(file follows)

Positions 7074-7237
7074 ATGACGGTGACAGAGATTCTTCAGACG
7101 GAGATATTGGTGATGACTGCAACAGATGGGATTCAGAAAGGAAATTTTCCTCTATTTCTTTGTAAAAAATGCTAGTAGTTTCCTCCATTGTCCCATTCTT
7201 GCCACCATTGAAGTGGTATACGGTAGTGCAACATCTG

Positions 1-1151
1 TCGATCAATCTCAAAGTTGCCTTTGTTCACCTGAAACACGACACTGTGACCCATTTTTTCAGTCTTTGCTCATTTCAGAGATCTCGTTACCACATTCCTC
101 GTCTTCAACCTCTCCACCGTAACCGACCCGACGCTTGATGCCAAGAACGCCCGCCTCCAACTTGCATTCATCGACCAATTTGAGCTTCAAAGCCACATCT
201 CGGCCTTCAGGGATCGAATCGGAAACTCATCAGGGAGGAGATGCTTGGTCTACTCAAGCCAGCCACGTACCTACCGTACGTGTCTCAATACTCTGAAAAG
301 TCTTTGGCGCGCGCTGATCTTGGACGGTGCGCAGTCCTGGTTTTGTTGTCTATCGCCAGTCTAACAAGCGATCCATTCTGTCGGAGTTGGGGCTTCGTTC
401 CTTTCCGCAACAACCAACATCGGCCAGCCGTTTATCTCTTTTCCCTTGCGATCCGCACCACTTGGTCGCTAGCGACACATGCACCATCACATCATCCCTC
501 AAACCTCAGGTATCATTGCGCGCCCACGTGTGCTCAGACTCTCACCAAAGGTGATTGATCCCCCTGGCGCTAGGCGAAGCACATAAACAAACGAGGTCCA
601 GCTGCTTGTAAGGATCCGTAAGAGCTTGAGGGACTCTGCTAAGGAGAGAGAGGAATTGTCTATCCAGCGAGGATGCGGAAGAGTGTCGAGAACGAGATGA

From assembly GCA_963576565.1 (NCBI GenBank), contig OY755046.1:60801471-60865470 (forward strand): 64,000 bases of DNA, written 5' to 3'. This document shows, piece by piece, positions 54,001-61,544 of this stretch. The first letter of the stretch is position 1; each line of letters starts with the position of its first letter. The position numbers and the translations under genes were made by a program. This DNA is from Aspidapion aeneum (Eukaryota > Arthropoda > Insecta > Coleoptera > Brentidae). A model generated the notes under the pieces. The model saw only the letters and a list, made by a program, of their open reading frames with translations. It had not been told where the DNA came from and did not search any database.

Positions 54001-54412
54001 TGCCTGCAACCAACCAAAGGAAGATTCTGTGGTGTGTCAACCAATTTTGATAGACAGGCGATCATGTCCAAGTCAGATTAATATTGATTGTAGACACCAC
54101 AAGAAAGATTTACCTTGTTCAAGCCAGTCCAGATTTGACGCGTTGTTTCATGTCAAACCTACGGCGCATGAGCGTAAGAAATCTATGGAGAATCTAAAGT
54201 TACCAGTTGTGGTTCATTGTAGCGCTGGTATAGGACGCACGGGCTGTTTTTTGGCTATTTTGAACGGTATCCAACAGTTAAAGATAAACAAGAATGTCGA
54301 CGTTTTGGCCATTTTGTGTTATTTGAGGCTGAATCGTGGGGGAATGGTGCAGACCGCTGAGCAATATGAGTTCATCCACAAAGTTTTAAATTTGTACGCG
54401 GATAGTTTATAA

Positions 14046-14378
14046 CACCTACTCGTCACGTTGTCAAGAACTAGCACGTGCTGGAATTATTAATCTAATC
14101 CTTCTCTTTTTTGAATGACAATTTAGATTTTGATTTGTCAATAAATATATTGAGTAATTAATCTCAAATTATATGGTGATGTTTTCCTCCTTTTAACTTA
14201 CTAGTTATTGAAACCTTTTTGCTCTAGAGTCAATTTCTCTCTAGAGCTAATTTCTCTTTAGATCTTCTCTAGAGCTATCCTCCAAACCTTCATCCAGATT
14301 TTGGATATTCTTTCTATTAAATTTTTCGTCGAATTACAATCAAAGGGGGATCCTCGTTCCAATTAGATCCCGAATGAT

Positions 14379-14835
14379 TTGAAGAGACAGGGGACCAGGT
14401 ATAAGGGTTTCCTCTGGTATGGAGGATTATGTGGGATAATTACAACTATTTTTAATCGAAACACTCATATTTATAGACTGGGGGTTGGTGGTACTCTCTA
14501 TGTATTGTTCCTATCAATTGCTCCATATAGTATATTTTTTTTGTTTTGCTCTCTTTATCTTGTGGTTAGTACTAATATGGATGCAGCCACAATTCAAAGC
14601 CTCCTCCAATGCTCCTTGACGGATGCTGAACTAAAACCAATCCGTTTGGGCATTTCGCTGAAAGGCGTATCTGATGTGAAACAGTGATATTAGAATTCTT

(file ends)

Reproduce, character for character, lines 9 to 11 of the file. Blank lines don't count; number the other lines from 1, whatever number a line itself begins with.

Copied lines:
301 TCTTTGGCGCGCGCTGATCTTGGACGGTGCGCAGTCCTGGTTTTGTTGTCTATCGCCAGTCTAACAAGCGATCCATTCTGTCGGAGTTGGGGCTTCGTTC
401 CTTTCCGCAACAACCAACATCGGCCAGCCGTTTATCTCTTTTCCCTTGCGATCCGCACCACTTGGTCGCTAGCGACACATGCACCATCACATCATCCCTC
501 AAACCTCAGGTATCATTGCGCGCCCACGTGTGCTCAGACTCTCACCAAAGGTGATTGATCCCCCTGGCGCTAGGCGAAGCACATAAACAAACGAGGTCCA